Yes, they should. Here’s why!
Say what you will, it’s nearly impossible to imagine a world without social media. What’s more? Social media platforms, like Twitter, Facebook and Instagram, know that. They use their popularity to their advantage, often putting national security and users at risk.
In early October 2021, whistleblower Frances Haugen exposed Facebook for choosing “profits over people”. She revealed hundreds of internal documents showing how Facebook hid reports that disclosed the social media platform’s harmful effects on users. It isn’t the first time Facebook has come under fire for putting its users’ privacy and safety at risk (read: Cambridge Analytica).
Incidents like these have ignited the debate on whether it’s time for social media to be regulated by governments and other authorities. Most countries and activists say aye.
What Is The Social Media Regulation Debate?
Will the freedom to be safe from misinformation and fake news trump freedom of speech? Find out:
In favor of regulation
It is well known that social media can spread misinformation, hate speech and conspiracy theories. That’s what urges people to push for its regulation. A Member of the European Parliament (MEP) Alexandra Geese noted in a joint statement, “In a democracy, we cannot tolerate an internet where some people have the right to promote violence and hatred in spite of the rules, and others see perfectly legal content taken down by automated filters. We need to regulate the whole system and the business model that favors disinformation and violence over factual content—and enables its rapid dissemination.”
What’s even more concerning is that disinformation is often spread by those in power, as we saw during the Capitol attacks in the U.S. on January 6, 2021 and the congressional hearing of Facebook CEO Mark Zuckerberg in 2018. During the latter, while Congress Representative Alexandria Ocasio-Cortez sought answers on Facebook’s lax policies around fake news and user privacy, Zuckerberg claimed he didn’t know anything. He did, however, confidently declare: “lying is bad”. Perhaps this display of ignorance is what urged his company’s Chief Operating Officer Sheryl Sandberg to support regulation. She declared, “We don’t think it’s a question of whether regulation, we think it’s a question of the right regulation.”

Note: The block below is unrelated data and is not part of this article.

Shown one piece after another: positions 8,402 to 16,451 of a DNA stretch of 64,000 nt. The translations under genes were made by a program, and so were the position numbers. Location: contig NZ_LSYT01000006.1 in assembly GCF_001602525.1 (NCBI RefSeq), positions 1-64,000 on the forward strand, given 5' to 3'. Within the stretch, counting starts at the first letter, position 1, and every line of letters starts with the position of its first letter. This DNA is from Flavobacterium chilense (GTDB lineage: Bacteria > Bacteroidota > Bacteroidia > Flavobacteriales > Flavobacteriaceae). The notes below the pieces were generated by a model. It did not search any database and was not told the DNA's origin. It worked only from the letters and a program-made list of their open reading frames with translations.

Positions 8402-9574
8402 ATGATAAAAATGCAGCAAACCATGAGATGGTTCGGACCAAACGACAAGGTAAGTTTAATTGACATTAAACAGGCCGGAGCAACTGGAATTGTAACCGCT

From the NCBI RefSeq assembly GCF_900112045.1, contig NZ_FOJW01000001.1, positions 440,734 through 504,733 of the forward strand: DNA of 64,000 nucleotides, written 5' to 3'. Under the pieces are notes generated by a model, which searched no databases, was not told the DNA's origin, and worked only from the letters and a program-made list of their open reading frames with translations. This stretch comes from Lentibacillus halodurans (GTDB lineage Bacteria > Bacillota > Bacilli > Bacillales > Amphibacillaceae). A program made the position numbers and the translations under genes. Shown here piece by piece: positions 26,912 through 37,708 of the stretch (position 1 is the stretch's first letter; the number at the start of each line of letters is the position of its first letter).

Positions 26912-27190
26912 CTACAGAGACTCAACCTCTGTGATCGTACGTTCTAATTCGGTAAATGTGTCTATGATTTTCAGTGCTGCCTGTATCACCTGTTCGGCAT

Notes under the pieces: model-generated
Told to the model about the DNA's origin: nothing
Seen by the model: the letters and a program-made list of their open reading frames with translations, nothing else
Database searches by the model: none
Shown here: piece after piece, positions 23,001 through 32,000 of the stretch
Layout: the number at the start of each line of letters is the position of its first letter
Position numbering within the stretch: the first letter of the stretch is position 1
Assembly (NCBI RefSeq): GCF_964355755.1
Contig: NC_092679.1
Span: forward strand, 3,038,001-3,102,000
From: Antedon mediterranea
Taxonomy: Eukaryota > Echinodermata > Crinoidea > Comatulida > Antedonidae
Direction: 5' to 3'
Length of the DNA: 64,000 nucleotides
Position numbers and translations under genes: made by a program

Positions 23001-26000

While many people recognize the benefits of regulation, others are concerned about the flip side:
What about our freedom of speech?
With social media, people have the power to share their thoughts in an unfiltered manner. Regulating content might stand in the way of that goal. People might not feel like they can express themselves freely. However, according to the Cambridge Analytica whistleblower Christopher Wylie, that might be for the best. He said, “In most Western democracies, you do have the freedom of speech. But freedom of speech is not an entitlement to reach. You are free to say what you want, within the confines of hate speech, [defamation] and so on. But you are not entitled to have your voice artificially amplified by technology.”
He added that social media platforms are not “neutral environments”. Some voices gain more prominence than others, leading to the spread of misinformation that can be damaging.
What would regulation mean for startups?
Companies regularly use social media to market their products and services to their target audience. Social media is an indispensable marketing tool. The lack of regulation can actually hurt your business, as it allows people to freely leave fake reviews and revelations.
For instance, consumers nearly boycotted McDonald’s after fake news went viral that the brand was using ground worm filler in its burgers. Many people, without cross-checking, accepted the fake news as fact, which hurt the fast food giant’s business. Regulation would urge social media companies to fact-check content like this before publishing it. It would add friction to the posting process, urging people to think twice before posting fake and unverified news.
As per a report, regulating social media would also limit the use of micro-targeting ad messages to users.
In a joint statement with Geese, MEP Christel Schaldemose said, “Today, there are arbitrary protections of celebrities and a huge focus on negative, wrong and conflict-ridden content that threaten to undermine the very democratic conversation that we once hoped the social media platforms could strengthen.” In order to still have those conversations safely, she feels that governments must put “firm demands to the companies governing these spaces.”
Australia, the U.K. and Germany already have laws in place to deter social media platforms from misusing their power. These regulations complement those that companies have in place for themselves.
It’s obvious that social media platforms demand regulation. Still, there is a long way to go before we can achieve that effectively. Wylie concludes, “I think it’s ridiculous that there’s more safety consideration for creating a toaster in someone’s kitchen, than for platforms that have had such a manifest impact on our public health response and democratic institutions.” Indeed, that’s something to chew over.
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